Hurricane Matthew Florida 2016: Storm expected to intensify as it nears east coast

Source: Getty Images
Source: Getty Images

Hurricane Matthew was "pounding" areas of the central Bahamas as of 2 a.m. Thursday morning, according to a bulletin from the U.S. National Hurricane Center — and the storm is only "expected to intensify" as it moves northwest toward Florida. 

A Category 3 hurricane with winds as high as 125 miles per hour as of a 5 a.m. bulletin from the Hurricane Center, Matthew is expected to upgrade to Category 4 as it heads toward Florida's east coast. 

At 5 a.m., the storm was located 255 miles southeast of West Palm Beach, Florida.

The eye of the storm is expected to pass across northwestern Bahamas during the day on Thursday. From there, it'll move very close to the east coast of Florida Thursday night through Friday night. Parts of Florida may begin to experience tropical storm conditions by late morning on Thursday. 

Around 2 million people have been urged to evacuate their homes and head inland, the Associated Press reported. Though some are following orders, others are refusing to move.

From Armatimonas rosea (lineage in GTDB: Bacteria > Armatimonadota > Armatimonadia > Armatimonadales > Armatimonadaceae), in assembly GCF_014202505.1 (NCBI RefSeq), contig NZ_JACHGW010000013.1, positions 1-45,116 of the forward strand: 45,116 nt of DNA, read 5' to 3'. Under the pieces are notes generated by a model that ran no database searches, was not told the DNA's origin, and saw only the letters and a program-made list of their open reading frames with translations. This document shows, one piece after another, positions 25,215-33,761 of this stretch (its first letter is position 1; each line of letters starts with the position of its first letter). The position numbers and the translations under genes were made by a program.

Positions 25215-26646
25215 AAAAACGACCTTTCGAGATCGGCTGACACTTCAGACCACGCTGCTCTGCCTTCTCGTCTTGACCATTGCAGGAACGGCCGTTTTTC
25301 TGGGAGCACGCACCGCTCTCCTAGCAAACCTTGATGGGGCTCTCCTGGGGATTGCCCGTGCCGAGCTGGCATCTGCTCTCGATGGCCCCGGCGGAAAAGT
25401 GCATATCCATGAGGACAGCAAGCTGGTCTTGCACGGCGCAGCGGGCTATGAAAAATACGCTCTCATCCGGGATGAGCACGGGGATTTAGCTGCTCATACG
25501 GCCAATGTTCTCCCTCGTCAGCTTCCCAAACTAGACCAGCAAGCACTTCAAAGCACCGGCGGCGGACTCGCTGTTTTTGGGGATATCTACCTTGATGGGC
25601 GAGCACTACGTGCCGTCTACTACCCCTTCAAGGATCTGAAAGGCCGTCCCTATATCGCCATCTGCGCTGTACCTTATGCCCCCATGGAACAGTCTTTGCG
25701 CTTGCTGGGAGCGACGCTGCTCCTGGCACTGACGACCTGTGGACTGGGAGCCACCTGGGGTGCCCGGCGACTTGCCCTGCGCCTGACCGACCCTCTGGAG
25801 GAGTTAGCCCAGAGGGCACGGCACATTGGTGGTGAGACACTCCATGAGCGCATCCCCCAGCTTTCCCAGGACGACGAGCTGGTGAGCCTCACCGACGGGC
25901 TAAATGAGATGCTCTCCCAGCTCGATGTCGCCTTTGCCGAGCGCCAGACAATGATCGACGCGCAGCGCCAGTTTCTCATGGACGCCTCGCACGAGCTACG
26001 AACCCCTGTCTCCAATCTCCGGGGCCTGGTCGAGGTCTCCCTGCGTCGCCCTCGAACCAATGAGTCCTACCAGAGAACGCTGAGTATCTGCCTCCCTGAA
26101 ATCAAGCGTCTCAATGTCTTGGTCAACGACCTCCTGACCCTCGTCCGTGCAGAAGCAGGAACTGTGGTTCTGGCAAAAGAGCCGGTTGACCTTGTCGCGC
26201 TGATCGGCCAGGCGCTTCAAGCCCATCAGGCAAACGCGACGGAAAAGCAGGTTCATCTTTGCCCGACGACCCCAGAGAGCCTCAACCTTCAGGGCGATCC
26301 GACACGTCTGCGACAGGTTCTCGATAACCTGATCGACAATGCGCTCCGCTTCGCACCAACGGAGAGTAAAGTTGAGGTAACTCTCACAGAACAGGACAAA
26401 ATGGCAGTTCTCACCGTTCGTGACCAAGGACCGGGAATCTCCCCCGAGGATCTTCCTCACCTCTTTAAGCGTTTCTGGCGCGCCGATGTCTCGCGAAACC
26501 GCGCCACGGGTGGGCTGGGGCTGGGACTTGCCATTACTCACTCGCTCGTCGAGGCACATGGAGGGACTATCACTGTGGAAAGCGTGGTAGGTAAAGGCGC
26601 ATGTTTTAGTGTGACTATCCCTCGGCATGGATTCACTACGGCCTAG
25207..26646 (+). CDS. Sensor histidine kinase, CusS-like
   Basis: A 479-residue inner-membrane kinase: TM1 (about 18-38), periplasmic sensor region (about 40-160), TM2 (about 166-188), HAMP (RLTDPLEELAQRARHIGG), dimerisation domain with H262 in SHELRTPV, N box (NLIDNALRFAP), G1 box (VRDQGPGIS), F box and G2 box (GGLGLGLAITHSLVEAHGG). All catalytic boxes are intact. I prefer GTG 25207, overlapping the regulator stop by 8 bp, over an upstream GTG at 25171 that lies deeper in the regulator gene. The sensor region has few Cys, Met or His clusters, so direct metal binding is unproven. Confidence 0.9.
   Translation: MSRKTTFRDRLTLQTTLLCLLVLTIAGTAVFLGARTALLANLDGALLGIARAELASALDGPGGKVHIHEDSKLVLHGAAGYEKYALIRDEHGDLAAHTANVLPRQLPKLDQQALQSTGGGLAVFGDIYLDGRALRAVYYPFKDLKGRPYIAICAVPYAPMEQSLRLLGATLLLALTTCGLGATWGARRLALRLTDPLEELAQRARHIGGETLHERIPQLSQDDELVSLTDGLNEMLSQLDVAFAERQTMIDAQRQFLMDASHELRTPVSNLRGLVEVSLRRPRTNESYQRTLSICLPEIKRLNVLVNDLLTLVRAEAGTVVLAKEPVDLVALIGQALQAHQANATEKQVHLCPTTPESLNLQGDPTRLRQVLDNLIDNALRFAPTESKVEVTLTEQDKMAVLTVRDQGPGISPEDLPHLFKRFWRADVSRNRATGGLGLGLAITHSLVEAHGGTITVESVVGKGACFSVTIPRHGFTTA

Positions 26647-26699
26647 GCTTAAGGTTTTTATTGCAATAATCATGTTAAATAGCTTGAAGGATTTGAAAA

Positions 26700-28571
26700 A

"It's part of Florida life I guess, especially on the coast," Cape Canaveral, Florida, resident Robert Tyler — who plans to weather the storm with the help of "two generators, 50 gallons of fuel and enough food and water for a week" — told the AP.

On Monday, Florida Gov. Rick Scott tweeted that he had declared a state of emergency in every county in Florida "due to the severity and magnitude of Hurricane Matthew." 

In an early Thursday morning tweet, Scott suggested residents follow recommendations to evacuate.

"This is a dangerous storm," Scott said, according to the AP. "The storm has already killed people. We should expect the same impact in Florida."

Hurricane Matthew has reportedly killed at least 16 people in the Caribbean.

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Jordyn Taylor

Jordyn is an editor on Mic's news desk. She previously worked at the New York Observer, and is a graduate of Hamilton College and New York University. Jordyn is based in New York, and can be reached at jht@mic.com.

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